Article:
Tuberc Respir Dis > Volume 85(2); 2022 > Article
Shanmugasundaram, Talwar, Madan, and Bade: Pulmonary Functions and Inflammatory Biomarkers in Post-Pulmonary Tuberculosis Sequelae

Abstract

Background

Post-tuberculosis (TB) sequelae is a commonly encountered clinical entity, especially in high TB burden countries. This may represent chronic anatomic sequelae of previously treated TB, with frequent symptomatic presentation. This pilot study was aimed to investigate the pulmonary functions and systemic inflammatory markers in patients with post-TB sequelae (PTBS) and to compare them with post-TB without sequelae (PTBWS) participants and healthy controls.

Methods

A total of 30 participants were enrolled, PTBS (n=10), PTBWS (n=10), and healthy controls (n=10). Pulmonary function tests included spirometry and measurement of airway impedance by impulse oscillometry. Serum levels of matrix metalloproteinase (MMP)-1, transforming growth factor-β, and interferon-γ were estimated.

Results

Slow vital capacity (SVC), forced vital capacity (FVC), forced expiratory volume in 1 second (FEV1), FEV1/FVC, and peak expiratory flow were significantly lower in PTBS as compared to controls. SVC and FEV1 were significantly less in PTBS as compared to PTBWS. Total airway impedance (Z5), total airway resistance (R5), central airway resistance (R20), area of reactance (Ax), and resonant frequency (Fres) were significantly higher and respiratory reactance at 5 and 20 Hz (X5, X20) were significantly lower in PTBS as compared to PTBWS. Spirometry parameters correlated with impulse oscillometry parameters in PTBS. Serum MMP-1 level was significantly higher in PTBS as compared to other groups.

Conclusion

Significant pulmonary function impairment was observed in PTBS, and raised serum MMP-1 levels compared with PTBWS and healthy controls. Follow-up pulmonary function testing is recommended after treatment of TB for early diagnosis and treatment of PTBS.

Introduction

Tuberculosis (TB) is an infectious disease caused by Mycobacterium tuberculosis. Every year worldwide, around 10 million people are affected by TB. It is one of the top 10 causes of death [1]. About 85% of people who develop TB can be successfully treated with a 6-month first-line drug regimen. It is estimated that nearly half of the microbiologically cured pulmonary TB patients may develop post-TB sequelae (PTBS) [2].
Post TB sequelae is chronic anatomic and symptomatic (dyspnea/cough) sequelae from previously treated (microbiologically cured) pulmonary TB. Post-TB lung dysfunction often goes unrecognized, despite its relatively high prevalence and it is associated with reduced quality of life [3]. Pulmonary dysfunction includes minor abnormalities to severe breathlessness with an increased risk of death [4]. Treated TB patients contribute to a growing worldwide burden of chronic obstructive pulmonary disease (COPD) [5]. Post TB patients are prone to develop a wide variety of non-infectious disorders; these include parenchymal disorders (thin-walled cavities, lung fibrosis), chronic airflow obstruction, bronchiectasis, subglottic and tracheobronchial stenosis, pleural thickening, corpulmonale, and chronic respiratory failure [6]. Chung et al. [7] found that the major nadir of pulmonary function impairment occurs approximately 18 months after completion of treatment. Several studies have reported that there is a decline in lung volumes and capacities that lead to obstructive and restrictive ventilatory defects during TB and also after completion of TB treatment [3,4,7]. Importantly, specific host and pathogen factors causing post TB lung impairment remain unclear. It is proposed that host immune responses may play a dominant role in lung damage, as excessive inflammation and elevated expression of lung matrix-degrading proteases are the hallmarks of TB pathogenesis. The inflammatory markers and cytokines that are released in response to active TB infection may cause severe damage and remodeling of the airways [8]. Matrix metalloproteinases (MMPs) are a family of 25 potent proteases that may degrade extracellular matrix components and are probably central to TB-associated lung injury [9]. Transforming growth factor-β (TGF-β), which is associated with lung inflammation, plays a crucial role in lung fibrosis [10]. Interferon-γ (IFN-γ) is also implicated in lung injury observed during TB [11].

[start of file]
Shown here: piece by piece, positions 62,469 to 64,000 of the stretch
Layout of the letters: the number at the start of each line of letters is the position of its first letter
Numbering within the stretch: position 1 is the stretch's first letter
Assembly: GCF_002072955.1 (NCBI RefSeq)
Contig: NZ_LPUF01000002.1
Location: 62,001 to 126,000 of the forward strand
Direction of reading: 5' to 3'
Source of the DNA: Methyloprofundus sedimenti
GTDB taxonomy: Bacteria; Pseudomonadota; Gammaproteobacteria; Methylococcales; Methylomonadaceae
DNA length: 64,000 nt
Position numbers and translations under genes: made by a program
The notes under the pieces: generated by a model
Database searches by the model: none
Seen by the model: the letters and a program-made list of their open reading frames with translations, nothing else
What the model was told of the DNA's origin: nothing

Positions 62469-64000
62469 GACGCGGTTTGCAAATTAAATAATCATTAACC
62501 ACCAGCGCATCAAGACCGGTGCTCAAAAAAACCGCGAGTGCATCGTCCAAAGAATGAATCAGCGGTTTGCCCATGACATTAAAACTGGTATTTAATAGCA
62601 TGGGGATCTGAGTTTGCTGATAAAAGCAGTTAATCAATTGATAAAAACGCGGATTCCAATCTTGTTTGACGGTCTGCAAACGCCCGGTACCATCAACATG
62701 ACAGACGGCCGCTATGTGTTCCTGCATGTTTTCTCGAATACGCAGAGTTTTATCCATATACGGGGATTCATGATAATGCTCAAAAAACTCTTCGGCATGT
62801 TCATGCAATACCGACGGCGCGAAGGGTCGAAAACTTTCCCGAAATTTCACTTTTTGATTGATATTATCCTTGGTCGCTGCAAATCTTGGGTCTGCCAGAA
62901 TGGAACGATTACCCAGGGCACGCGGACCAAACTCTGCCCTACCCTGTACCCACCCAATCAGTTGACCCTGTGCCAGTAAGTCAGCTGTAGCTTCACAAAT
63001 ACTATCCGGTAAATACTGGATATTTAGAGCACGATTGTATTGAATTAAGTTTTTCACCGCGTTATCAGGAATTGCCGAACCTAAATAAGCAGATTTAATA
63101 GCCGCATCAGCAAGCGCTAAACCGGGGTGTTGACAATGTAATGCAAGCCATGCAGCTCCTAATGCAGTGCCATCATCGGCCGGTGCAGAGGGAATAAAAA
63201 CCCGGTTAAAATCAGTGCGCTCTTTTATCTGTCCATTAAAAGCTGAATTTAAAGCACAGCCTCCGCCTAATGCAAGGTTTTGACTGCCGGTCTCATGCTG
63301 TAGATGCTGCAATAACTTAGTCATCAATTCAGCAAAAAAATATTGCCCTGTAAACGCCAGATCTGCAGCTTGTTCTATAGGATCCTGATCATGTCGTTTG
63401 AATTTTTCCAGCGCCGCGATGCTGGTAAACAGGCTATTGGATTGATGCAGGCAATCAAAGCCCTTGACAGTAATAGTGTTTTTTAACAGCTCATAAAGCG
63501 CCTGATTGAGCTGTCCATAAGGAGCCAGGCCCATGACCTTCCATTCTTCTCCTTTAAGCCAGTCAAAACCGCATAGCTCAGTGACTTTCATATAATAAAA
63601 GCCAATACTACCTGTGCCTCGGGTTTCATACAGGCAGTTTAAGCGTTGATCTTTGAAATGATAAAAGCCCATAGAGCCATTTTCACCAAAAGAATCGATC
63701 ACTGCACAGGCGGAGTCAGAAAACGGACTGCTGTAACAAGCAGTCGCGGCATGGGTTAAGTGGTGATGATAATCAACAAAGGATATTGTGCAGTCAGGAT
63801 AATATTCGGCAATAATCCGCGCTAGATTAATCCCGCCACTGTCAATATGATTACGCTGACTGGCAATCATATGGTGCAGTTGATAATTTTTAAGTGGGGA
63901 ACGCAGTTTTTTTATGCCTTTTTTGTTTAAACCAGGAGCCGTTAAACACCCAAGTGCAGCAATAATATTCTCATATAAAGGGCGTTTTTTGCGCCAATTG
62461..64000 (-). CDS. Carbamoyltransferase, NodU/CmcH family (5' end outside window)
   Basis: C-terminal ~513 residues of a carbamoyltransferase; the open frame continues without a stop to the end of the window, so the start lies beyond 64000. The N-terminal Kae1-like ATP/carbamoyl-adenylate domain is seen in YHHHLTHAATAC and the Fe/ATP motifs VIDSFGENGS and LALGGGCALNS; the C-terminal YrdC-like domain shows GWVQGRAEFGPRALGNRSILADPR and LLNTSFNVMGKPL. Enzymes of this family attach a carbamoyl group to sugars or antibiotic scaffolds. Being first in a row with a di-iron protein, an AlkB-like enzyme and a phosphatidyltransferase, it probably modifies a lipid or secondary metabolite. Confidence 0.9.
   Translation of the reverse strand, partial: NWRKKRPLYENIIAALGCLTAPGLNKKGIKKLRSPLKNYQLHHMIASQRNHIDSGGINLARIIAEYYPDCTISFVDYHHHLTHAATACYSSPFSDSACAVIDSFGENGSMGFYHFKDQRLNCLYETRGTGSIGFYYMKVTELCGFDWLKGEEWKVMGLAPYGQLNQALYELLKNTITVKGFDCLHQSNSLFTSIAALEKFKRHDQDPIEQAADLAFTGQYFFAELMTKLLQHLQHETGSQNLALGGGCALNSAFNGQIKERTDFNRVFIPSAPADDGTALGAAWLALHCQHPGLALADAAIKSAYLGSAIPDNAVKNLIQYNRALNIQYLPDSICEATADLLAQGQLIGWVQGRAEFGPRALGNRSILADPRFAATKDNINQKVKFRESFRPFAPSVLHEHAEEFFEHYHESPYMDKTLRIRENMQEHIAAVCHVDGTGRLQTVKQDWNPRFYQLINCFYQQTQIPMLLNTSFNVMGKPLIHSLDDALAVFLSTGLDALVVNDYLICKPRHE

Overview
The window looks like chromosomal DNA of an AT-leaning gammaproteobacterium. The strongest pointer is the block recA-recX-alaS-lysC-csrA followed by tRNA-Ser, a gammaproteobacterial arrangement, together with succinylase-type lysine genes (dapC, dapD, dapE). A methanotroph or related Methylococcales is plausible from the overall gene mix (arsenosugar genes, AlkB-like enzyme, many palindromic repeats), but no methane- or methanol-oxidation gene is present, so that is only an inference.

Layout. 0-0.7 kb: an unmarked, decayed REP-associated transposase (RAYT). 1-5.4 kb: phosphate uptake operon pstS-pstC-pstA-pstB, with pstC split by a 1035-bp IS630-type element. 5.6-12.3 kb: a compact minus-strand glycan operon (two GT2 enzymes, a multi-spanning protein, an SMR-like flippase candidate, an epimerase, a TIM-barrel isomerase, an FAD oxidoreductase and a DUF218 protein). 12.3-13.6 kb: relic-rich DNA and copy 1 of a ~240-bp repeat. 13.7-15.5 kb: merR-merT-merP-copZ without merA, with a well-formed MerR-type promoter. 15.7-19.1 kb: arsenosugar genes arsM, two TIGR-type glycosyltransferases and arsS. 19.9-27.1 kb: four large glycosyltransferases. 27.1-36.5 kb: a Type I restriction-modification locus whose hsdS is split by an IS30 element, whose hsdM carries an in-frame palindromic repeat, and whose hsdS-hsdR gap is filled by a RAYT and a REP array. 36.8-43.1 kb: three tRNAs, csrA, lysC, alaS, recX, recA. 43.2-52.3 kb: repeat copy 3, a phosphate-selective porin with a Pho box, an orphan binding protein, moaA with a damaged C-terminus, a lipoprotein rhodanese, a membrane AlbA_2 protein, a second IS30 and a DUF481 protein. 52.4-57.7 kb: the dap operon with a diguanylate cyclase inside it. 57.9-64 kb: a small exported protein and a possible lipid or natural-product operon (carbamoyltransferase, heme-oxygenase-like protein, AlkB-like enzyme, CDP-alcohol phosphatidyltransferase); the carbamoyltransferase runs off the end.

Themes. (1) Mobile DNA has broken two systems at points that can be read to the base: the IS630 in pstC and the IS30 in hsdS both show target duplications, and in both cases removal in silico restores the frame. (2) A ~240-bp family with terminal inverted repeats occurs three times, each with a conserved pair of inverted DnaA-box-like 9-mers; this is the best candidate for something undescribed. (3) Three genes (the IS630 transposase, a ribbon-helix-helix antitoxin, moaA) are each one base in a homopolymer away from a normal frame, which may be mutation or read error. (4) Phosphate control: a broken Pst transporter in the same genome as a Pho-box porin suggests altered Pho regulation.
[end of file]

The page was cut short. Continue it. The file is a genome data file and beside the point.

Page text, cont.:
No studies have specifically investigated airway impedance changes in patients diagnosed with post TB sequelae. The present pilot study aimed to assess lung functions using spirometry, impulse oscillometry and to estimate serum inflammatory biomarkers in patients with or without post TB sequelae.

Materials and Methods

1. Study design

The study protocol was approved by the Institute Ethics Committee of All India Institute of Medical Sciences (AIIMS), New Delhi (Reference No: IECPG-791/31.01.2020). Enrolment of subjects was done as per the inclusion and exclusion criteria after obtaining written informed consent and willingness to participate in the study. The primary objectives of this pilot study were to compare lung functions and systemic inflammatory markers in patients with PTBS, post-TB without sequelae (PTBWS) and healthy controls. The study population included patients who had a history of microbiologically confirmed pulmonary TB, had completed anti-TB treatment and were declared bacteriologically cured. Based on a review of the clinical/clinico-radiological presentations, they were divided into two groups. Patients who had clinical symptoms and radiological evident abnormality on the chest radiograph were included in the PTBS group. Patients who had completed anti-TB treatment with no evidence of residual chest radiographic abnormality were included in the group PTBWS. Patients with a past/current history of smoking, asthma, COPD, sarcoidosis, interstitial lung diseases, and other respiratory diseases were excluded from this study. Also participants with active TB, history of multi-drug resistant TB, extra-pulmonary TB, human immunodeficiency virus-TB, evidence of cardiovascular, musculoskeletal, chronic immunological diseases and inflammatory disorders were excluded from the study. A total of 30 participants were enrolled in this study with 10 participants in each group: PTBS (5 males and 5 females), PTBWS (10 males), and healthy controls (5 males and 5 females). Patient enrolment was carried out from the outpatient clinic at the Department of Pulmonary, Critical Care and Sleep Medicine, AIIMS, New Delhi. Age-matched healthy controls were also recruited. Assessment of lung functions and inflammatory markers was done at Respiratory Research Laboratory, Department of Physiology, AIIMS, New Delhi.